Based in Malmö, Sweden, Mapillary provides a service for sharing geotagged photos and sets out to represent the whole world—not only streets—with photos using crowdsourcing. Its research group, Mapillary Research, has a mission of "pushing the boundaries of visual computing through machine intelligence.” Research done by the group targets fundamental challenges in computer vision and machine learning. One such technology is deep learning, and with this newly-developed technique, the group can improve over the winning semantic segmentation method of this year’sLarge-Scale Scene Understanding Workshop on the challenging Mapillary Vistas Dataset, setting a new state of the art, according to the company.
At Mapillary, the company uses computer vision for extracting map data from street-level images. The company uses a device-agnostic platform, but the extracted map data, from both the number of images and the image resolution, can get massively large. Semantic segmentation helps us to understand images on a pixel level, forming the basis of true scene understanding; but in doing this, two major challenges are presented. First, recognition models must be trained that can absorb all the relevant information from training data. Second, once these models are acquired, they must be applied to new and previously unseen images, so they can recognize all objects in which the user is interested.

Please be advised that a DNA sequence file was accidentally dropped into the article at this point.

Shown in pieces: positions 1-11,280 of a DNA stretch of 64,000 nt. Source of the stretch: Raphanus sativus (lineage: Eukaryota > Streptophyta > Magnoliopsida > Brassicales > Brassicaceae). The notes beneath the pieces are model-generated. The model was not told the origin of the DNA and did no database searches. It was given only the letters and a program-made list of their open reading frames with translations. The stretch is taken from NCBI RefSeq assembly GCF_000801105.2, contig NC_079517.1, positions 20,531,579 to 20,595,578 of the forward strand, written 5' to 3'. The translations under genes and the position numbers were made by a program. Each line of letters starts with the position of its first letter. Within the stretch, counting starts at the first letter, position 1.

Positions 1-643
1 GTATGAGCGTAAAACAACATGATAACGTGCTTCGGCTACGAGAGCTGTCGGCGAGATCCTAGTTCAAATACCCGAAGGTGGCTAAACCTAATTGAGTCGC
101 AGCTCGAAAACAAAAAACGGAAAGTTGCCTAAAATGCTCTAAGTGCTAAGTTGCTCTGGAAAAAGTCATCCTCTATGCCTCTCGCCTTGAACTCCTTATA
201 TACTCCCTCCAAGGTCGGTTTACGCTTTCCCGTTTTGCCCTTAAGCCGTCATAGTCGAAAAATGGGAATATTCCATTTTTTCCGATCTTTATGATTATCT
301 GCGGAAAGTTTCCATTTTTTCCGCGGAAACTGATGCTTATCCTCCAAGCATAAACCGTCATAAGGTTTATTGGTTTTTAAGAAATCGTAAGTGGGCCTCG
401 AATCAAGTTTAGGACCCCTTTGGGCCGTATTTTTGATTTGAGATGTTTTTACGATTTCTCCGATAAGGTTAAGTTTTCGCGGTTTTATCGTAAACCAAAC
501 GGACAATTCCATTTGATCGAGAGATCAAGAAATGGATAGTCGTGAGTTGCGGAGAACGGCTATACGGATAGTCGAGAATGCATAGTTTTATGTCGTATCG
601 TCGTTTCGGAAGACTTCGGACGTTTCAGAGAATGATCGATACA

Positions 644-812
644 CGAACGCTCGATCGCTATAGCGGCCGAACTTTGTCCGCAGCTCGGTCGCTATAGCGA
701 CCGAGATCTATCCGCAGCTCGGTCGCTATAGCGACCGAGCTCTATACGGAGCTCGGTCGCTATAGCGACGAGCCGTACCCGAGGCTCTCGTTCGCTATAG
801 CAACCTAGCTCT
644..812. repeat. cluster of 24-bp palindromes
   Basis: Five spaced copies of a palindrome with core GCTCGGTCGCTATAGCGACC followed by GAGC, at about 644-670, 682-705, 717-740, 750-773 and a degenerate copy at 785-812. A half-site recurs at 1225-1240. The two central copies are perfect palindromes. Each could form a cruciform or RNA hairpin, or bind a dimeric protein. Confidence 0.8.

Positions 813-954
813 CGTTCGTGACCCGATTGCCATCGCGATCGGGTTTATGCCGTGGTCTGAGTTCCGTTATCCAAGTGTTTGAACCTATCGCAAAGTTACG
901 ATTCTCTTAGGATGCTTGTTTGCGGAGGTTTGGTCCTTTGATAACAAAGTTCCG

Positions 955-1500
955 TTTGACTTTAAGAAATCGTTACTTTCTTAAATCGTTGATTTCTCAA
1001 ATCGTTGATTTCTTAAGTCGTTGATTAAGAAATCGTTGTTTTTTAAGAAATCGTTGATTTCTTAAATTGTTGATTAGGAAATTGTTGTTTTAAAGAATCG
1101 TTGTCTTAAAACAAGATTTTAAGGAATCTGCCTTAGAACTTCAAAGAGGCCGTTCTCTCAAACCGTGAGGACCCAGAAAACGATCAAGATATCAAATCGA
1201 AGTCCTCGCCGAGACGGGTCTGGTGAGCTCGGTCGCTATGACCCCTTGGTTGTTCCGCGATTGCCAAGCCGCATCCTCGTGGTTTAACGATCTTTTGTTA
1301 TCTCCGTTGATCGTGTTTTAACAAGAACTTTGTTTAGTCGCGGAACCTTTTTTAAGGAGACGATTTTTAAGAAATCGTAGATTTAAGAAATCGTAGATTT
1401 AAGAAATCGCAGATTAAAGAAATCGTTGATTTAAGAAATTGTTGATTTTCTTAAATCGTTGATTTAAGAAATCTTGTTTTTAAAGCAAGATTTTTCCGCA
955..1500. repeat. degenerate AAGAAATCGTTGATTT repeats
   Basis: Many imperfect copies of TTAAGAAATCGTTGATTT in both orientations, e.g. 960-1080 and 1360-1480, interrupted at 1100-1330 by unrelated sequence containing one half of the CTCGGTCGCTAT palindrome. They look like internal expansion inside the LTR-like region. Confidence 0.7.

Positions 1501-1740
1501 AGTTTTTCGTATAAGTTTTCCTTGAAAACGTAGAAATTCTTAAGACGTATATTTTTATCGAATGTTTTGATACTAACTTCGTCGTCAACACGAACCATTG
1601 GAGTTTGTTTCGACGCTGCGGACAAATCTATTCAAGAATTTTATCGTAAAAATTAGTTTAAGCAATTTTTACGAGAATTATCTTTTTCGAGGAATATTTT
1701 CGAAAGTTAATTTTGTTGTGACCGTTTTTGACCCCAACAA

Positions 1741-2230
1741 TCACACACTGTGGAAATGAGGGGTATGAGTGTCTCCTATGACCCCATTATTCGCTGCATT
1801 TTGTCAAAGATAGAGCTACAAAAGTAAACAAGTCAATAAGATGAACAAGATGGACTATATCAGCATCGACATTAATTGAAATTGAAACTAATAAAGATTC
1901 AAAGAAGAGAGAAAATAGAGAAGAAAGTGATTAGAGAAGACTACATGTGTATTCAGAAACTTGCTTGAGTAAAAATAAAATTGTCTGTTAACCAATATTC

To address the first challenge, Mapillary developed a novel, memory-saving approach to training recognition models. In a technical paper, the group presents present its technique, In-Place Activated Batch Normalization (INPLACE-ABN), which substitutes the conventionally used succession of BatchNorm + Activation layers with a single plugin layer, hence avoiding invasive framework surgery while providing straightforward applicability for existing deep learning frameworks, according to a technical paper on the technique.
To provide context, Mapillary stated that its previous models were trained using Caffe, where they could only use a single crop of pixel size 480 x 480 per GPU when training on Mapillary Vistas. Now, the group has migrated to PyTorch, which together with our memory-saving idea drastically increases data throughput to handling three crops per GPU, each of size 776 x 776. This, according to the company, means they can pack about eight times more data on GPUs during training than they could before.
Mapillary’s proposed resolution, according to the company, allows them to recover necessary quantities by re-computing them from saved intermediate results in a computationally very efficient way.
"In essence, we can save ~50% of GPU memory in exchange for minor computational overhead of only 0.8–2.0%," wrote Peter Kontschieder for Mapillary.